5 Page 5 of 23 Although staffing has increased at Chicago, the facility continues to struggle in other areas including educational programming, reentry planning, family engagement, and parole. As noted in JHA s prior reports, continued expansion of IDJJ s Aftercare program holds promise for improving youth reentry outcomes. 14 The Aftercare model, in contrast to a traditional adult parole surveillance model, focuses on providing youths and their families with a continuum of treatment, individualized services, and community support during and subsequent to youths incarceration. 15 As it stands, however, only about 27 of Chicago s 91 youth are assigned an Aftercare Specialist. At the time of JHA s visit, Chicago s Superintendent candidly admitted that more needs to be done to provide reentry planning to youth who are not currently assigned to the Aftercare program. Chicago s Halfway Back program is another reentry initiative that demands reevaluation and reform. Under this diversion program, youth who experience difficulty in reentry and commit minor parole violations (such as curfew violations or absences from school) are returned to Chicago for a short stay before being re-released on parole. An exceedingly high number of youth repeatedly cycle through Halfway Back, however, which raises doubts about the program s effectiveness. Notably, the program in its current incarnation does not stress family engagement. Further, although youth in the program previously were partnered with adult mentors in the community, this approach is no longer used. Consistent with research indicating that family engagement and community mentor programs improve youth reentry outcomes, we believe that Halfway Back s outcomes could be improved by accentuating family and community mentor relationships. 16 As stated in prior reports and reiterated here, JHA believes it is critical to provide educational and vocational programming to youth in Halfway Back and older youth who The Sentencing Project, Youth Reentry Fact Sheet, available at: 14 JHA Special Report: Moving Beyond Transition: Ten Findings and Recommendations On the Illinois Department of Juvenile Justice, available at: 15 For a complete description of the Aftercare Program, see JHA s 2011 Year-End Assessment of DJJ: Re- Entry and Aftercare, available at: Illinois Department of Human Services, Illinois Juvenile Justice Commission Youth Reentry Improvement Report, Part IV (c): available at: 16 Yukiko Hayashi and Clifford R. O Donnell, A Review of Mentoring Studies and Websites: A Report for the Melissa Institute For the Prevention and Treatment of Violence, 1-40 available at: Joan Pennell, Carol Shapiro, Carol Spigner, Safety, Fairness, Stability: Repositioning Juvenile Justice and Child Welfare to Engage Families and Communities,1-78 (May, 2011), available at:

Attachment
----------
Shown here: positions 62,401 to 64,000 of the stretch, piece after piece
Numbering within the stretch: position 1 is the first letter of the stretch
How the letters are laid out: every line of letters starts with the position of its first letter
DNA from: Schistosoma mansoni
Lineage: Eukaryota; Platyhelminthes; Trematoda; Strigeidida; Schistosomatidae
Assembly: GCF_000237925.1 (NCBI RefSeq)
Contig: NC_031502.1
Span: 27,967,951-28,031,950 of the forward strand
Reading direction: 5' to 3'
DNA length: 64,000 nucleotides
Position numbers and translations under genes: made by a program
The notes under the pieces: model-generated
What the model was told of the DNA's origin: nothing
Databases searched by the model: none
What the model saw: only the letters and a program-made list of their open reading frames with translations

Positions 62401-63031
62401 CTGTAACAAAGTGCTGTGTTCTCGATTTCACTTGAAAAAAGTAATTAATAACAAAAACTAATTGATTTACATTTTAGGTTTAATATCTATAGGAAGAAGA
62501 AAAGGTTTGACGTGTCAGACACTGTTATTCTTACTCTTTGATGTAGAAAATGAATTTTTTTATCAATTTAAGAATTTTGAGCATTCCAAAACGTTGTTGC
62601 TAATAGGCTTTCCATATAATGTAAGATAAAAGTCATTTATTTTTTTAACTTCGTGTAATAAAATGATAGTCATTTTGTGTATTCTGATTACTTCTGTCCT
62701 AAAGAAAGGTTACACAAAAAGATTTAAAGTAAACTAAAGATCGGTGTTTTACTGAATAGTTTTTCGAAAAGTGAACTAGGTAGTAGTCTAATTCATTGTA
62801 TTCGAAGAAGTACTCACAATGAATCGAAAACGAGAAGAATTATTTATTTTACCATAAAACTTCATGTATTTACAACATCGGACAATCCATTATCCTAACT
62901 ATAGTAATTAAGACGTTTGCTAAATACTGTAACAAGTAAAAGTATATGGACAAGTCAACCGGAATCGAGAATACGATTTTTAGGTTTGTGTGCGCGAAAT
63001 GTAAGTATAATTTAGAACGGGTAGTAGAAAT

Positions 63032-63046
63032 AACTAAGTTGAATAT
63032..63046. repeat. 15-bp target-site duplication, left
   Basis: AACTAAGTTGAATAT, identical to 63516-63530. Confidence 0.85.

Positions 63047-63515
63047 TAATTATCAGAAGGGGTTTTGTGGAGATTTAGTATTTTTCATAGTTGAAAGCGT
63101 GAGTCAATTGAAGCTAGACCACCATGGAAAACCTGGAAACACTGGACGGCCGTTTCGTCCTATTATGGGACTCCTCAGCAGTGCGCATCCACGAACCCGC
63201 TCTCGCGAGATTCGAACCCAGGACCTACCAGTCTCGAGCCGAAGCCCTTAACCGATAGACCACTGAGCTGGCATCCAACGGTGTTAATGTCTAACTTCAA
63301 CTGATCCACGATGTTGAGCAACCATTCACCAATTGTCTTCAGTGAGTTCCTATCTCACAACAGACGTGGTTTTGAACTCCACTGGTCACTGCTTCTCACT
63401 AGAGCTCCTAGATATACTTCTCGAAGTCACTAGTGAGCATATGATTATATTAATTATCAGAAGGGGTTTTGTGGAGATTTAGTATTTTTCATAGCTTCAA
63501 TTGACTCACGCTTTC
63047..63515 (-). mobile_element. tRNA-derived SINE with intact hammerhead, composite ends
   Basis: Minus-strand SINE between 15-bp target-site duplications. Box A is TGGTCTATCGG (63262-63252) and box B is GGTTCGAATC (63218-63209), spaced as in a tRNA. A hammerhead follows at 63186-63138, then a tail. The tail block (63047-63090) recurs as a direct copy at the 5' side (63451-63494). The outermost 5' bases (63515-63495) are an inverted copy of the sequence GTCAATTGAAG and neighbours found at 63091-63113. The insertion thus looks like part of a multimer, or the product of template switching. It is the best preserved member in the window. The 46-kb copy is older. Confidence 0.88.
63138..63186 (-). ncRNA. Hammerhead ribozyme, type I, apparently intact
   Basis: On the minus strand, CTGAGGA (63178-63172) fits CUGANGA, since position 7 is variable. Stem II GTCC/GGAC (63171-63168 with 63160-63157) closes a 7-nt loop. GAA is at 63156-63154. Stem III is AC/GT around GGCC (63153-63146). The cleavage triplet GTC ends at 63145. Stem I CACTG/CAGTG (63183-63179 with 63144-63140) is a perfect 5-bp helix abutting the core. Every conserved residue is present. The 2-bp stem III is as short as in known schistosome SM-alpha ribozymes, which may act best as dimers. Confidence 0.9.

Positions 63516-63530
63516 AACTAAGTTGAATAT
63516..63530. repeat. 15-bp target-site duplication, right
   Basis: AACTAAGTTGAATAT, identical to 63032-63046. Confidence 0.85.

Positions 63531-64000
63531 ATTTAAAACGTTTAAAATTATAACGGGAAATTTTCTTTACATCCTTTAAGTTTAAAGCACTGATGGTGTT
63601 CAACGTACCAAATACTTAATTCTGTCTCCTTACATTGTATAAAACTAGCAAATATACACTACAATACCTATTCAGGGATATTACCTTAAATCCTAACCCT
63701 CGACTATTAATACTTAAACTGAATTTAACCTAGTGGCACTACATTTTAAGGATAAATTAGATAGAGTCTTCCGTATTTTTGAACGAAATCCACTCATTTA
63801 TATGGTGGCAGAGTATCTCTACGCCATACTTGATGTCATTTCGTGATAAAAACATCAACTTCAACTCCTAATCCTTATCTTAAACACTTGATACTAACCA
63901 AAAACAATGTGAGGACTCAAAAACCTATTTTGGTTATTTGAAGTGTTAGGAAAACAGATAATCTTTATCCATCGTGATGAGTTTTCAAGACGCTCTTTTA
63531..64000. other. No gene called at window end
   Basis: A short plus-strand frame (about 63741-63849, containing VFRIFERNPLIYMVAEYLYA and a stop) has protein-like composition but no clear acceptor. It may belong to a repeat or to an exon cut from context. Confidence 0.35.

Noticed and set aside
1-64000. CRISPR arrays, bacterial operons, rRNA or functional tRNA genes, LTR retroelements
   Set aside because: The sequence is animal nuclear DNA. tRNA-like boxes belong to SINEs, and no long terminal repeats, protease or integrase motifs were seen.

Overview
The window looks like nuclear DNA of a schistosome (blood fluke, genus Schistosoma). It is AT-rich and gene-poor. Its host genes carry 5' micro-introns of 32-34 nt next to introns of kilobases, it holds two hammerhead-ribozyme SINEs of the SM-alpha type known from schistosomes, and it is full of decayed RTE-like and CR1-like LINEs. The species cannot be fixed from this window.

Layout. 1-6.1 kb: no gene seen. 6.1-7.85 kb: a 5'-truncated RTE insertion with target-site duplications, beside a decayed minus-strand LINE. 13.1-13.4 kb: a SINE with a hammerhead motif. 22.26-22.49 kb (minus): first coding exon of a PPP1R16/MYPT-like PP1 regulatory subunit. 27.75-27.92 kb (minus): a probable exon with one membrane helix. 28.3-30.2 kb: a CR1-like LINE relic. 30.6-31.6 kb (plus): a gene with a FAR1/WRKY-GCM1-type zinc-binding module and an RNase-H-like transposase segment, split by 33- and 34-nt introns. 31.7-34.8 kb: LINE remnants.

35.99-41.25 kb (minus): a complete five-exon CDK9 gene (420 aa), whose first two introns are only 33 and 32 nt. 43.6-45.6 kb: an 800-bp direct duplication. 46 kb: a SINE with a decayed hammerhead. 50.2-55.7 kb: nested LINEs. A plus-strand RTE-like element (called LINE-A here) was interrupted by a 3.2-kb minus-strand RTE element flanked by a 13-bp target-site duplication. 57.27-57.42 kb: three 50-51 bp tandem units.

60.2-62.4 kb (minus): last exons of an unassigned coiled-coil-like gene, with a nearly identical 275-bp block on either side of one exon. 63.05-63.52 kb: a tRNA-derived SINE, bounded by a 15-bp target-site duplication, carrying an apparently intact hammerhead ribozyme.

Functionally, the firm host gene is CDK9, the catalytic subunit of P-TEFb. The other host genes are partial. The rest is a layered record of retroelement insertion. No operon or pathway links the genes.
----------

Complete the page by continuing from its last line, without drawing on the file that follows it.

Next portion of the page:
6 Page 6 of 23 have completed high school or attained their GED. 17 As it stands, youth in these populations spend much of their days idle, bored or watching television, with no access to education or vocational training conditions that produce profound despondency and lack of engagement among these populations.. This state of affairs is unacceptable and demands prompt attention by Illinois government and elected officials. Best practices and minimum standard of care dictate that youth in custody should be provided with a continuum of educational and vocational services to support their productive entry into the workforce as adults. 18 As our United States Supreme Court has observed, Education is perhaps the most important function of state and local governments. *** It is the very foundation of good citizenship. Today it is a principal instrument in awakening the child to cultural values, in preparing him for later professional training, and in helping him to adjust normally to his environment. In these days, it is doubtful that any child may reasonably be expected to succeed in life if he is denied the opportunity of an education. 19 Absent access to vocational and educational programming, job skill acquisition opportunities, including post-secondary education, it is equally unreasonable to expect youth to succeed at reentry upon leaving IDJJ. From a public safety and fiscal perspective, the failure to provide justice-involved youth with ready access to education and vocational training, including post-secondary education, is a gross oversight, as studies confirm that investment in educational and vocational programs increase youths employability and job earnings, and reduces recidivism. 20 Another impediment to reentry efforts at Chicago and all IDJJ facilities is the lack of timely, reasonable placement options available to youth who are eligible for release on parole. At Chicago, a substantial number of youth remain incarcerated beyond their 17 See JHA Report, May 11, 2012 Monitoring Visit to IYC-Chicago, available at: See also Edward J. Ameen and Debbiesiu L. Lee, Vocational Training in Juvenile Detention: A Call for Action, The Career Development Quarterly, Volume 60, Issue 2 (June 5, 2012), available at: 18 United Nations Standard Minimum Rules for the Administration of Juvenile Justice ( The Beijing Rules ), Rule 26.2: Juveniles in institutions shall receive care, protection and all necessary assistance - social, educational, vocational, psychological, medical and physical - that they may require because of their age, sex and personality and in the interest of their wholesome development, available at: 19 Brown v. Board of Education of Topeka, 347 U.S. 483, 493 (1954), available at: 20 Ibid., note 17. See also Vera Institute of Justice, Pathways from Prison to Postsecondary Education Project, available at: See also Laura E. Gorgol and Brian A. Sponsler, Institute for Higher Education Policy, Unlocking Potential: Results of a National Survey of Postsecondary Education in State Prisons (May, 2011), available at: